Fake News: Trump Tower Did NOT Open in Pyongyang

Hoax Alert

  • by: Maarten Schenk
Fake News: Trump Tower Did NOT Open in Pyongyang

Has a Trump Tower hotel opened in North Korean capital Pyongyang after the historic summit between President Trump and Chairman Kim Jong-Un? No, that's not true, this story was created by a military satire website, it is not real.

The story originated from an article published by Duffel Blog on June 12, 2018 titled "Trump Tower opens in Pyongyang" (archived here) which opened:

YONGYANG -- A Trump Tower has opened in Pyongyang, the capital of North Korea, in what is being hailed as a breakthrough after a historic meeting between President Donald Trump and North Korean Supreme Leader Kim Jong-un.

It is the first Western hotel to open in the secretive country, which is often called the "Hermit Kingdom."

"You know, they tell me this is the finest hotel in, literally, all of Asia. You can't beat it. And it serves the most delicious tacos," Trump told reporters. "Highly recommended for journalists when they go to cover the denuclearization of North Korea!"

Users on social media only saw this title, description and thumbnail:

Trump Tower opens in Pyongyang

A historic breakthrough!

But the picture was obviously photoshopped and showed the "Trump" logo pasted on a picture of the (real) Ryugyong Hotel in Pyongyang.

Ryugyong Hotel

This 300-meter-high skyscraper would be an imposing presence in any city's skyline. In Pyongyang, North Korea it dwarfs every other structure in sight, dominating not only the skyline but the city itself. It is North Korea's largest building, and yet it remains for the moment, unfinished.

The website Duffelblog.com is a military-themed satire website which sports following legal disclaimer on its 'about' page:

Legal

We are in no way, shape, or form, a real news outlet. Everything on this website is satirical and the content of this site is a parody of a news organization. No composition should be regarded as truthful, and no reference of an individual, company, or military unit seeks to inflict malice or emotional harm.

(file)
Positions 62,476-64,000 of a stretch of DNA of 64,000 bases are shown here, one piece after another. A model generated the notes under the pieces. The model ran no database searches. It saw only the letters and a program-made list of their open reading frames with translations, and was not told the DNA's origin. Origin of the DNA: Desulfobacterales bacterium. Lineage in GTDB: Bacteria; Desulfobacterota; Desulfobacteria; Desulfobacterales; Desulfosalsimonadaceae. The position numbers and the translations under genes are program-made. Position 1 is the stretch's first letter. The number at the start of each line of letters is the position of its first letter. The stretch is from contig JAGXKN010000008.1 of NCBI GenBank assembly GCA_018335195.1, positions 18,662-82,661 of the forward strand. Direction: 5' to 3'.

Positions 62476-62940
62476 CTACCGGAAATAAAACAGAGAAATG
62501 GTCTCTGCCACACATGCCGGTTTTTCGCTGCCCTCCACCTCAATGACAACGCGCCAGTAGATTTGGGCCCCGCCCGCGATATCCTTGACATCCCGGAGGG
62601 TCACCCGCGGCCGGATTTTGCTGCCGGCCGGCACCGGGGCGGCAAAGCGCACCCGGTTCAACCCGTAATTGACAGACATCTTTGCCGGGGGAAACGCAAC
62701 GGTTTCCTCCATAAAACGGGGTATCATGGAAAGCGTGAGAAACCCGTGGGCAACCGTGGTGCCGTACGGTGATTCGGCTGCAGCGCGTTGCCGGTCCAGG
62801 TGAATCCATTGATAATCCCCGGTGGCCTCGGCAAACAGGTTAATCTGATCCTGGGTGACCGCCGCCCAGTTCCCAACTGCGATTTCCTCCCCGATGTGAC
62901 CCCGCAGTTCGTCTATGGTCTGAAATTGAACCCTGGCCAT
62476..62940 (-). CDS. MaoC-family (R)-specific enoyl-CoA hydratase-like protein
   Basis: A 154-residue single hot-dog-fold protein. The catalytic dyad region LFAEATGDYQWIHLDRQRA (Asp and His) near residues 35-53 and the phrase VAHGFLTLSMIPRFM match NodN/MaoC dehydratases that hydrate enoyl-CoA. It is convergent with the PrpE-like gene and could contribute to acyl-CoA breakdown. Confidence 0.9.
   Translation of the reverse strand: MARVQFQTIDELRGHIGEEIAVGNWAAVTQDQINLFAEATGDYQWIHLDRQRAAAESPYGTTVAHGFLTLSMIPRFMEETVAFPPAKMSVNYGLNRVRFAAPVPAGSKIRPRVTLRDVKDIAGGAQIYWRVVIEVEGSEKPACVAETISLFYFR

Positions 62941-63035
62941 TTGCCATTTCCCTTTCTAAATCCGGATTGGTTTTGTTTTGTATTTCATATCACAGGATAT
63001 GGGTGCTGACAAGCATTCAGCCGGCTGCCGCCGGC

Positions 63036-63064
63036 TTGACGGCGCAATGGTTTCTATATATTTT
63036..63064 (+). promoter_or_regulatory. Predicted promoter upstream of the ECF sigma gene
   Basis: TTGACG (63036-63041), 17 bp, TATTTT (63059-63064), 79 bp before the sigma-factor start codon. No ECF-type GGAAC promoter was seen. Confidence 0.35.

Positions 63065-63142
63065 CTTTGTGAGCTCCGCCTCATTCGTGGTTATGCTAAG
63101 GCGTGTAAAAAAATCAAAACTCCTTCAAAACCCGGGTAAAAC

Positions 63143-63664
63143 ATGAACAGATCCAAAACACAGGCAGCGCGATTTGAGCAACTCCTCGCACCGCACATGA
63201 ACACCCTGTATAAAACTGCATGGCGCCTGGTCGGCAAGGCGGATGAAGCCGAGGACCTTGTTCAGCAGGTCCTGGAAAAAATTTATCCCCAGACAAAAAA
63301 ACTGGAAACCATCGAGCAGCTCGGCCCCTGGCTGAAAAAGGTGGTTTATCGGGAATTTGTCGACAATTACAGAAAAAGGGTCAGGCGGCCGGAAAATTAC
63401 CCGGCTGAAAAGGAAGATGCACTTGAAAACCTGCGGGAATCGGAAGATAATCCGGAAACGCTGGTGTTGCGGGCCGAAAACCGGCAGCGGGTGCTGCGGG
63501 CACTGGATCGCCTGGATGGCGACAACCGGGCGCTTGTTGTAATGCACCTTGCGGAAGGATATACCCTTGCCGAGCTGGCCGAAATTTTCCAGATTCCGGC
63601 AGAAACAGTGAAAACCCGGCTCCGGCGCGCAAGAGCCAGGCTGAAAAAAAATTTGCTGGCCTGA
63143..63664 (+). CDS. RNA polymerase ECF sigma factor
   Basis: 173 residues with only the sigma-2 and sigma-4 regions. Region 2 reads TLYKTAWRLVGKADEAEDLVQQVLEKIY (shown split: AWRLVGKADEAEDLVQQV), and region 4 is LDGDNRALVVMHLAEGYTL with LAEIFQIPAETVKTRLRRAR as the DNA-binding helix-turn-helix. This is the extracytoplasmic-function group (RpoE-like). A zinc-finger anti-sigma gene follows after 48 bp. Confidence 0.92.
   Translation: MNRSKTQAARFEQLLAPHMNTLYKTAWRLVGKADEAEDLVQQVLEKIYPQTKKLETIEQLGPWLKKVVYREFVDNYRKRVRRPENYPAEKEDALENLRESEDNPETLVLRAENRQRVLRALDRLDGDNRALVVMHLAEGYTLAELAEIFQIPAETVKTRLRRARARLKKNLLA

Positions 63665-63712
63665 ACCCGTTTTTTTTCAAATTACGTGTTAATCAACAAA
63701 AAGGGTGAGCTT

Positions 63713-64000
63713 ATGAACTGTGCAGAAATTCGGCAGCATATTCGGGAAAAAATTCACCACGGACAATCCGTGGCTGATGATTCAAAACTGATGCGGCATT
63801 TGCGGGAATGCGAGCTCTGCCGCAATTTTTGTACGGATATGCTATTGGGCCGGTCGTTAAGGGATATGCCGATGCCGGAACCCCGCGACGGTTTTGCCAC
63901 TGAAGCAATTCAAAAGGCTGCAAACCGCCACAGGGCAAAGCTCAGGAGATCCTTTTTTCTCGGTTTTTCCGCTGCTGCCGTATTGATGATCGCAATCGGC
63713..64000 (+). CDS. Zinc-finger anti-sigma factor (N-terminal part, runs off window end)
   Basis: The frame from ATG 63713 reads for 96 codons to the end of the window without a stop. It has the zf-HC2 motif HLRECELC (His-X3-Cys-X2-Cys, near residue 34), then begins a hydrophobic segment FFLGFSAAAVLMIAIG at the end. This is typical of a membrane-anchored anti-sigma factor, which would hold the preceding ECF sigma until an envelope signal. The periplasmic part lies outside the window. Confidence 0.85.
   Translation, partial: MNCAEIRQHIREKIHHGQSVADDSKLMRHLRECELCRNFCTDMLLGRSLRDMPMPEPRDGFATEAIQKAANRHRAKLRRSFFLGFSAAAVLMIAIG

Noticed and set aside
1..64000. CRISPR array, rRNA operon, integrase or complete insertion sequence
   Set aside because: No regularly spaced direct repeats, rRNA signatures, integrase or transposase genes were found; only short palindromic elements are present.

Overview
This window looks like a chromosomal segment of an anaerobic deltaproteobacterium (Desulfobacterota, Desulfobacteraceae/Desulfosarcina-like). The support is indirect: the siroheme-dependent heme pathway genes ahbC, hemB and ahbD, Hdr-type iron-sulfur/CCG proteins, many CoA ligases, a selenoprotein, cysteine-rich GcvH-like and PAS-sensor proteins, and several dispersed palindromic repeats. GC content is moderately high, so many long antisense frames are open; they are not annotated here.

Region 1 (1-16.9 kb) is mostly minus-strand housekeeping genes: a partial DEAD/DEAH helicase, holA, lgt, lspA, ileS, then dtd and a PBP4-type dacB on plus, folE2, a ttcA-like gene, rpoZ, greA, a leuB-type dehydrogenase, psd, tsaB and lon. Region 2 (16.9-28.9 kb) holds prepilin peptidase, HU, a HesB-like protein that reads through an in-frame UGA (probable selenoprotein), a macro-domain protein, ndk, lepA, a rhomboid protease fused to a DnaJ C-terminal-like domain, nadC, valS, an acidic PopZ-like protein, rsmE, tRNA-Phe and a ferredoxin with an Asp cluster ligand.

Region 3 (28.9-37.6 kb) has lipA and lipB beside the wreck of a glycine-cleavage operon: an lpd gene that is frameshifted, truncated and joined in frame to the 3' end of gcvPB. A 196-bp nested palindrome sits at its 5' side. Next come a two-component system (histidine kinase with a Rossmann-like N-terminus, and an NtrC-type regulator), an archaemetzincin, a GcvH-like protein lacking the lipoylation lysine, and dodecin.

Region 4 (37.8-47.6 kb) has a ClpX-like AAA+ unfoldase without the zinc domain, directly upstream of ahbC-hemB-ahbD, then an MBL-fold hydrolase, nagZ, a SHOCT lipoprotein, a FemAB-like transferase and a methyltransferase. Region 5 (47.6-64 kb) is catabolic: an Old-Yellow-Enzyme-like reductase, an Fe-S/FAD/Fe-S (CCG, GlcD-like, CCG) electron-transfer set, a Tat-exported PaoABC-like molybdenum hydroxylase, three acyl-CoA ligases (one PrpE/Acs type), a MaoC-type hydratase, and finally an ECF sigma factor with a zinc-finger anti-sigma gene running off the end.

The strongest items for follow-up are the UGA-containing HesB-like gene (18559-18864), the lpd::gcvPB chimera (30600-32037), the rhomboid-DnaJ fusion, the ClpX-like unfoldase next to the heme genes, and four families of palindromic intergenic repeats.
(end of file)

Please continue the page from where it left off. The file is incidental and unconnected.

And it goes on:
All characters, groups, and military units appearing in these works are fictitious. Any resemblance to real persons, living or dead, or actual military units and companies is purely coincidental.

They are sometimes refered to as the military version of The Onion but that same 'about' page points out:

Duffel Blog is sometimes referred to as "The military version of The Onion," but this is a misnomer. The gaffe was cleared up in May 2012 when Duffel Blog staff successfully conducted an airborne assault on the offices of The Onion News Network so that others would know "The Onion was actually the civilian version of Duffel Blog."

So don't fall for any of their stories... instead, have a good laugh like the writers intended!

We wrote about duffelblog.com before, here are our most recent articles that mention the site:

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  Maarten Schenk

Lead Stories co-founder Maarten Schenk is our resident expert on fake news and hoax websites. He likes to go beyond just debunking trending fake news stories and is endlessly fascinated by the dazzling variety of psychological and technical tricks used by the people and networks who intentionally spread made-up things on the internet.  He can often be found at conferences and events about fake news, disinformation and fact checking when he is not in his office in Belgium monitoring and tracking the latest fake article to go viral.

Read more about or contact Maarten Schenk

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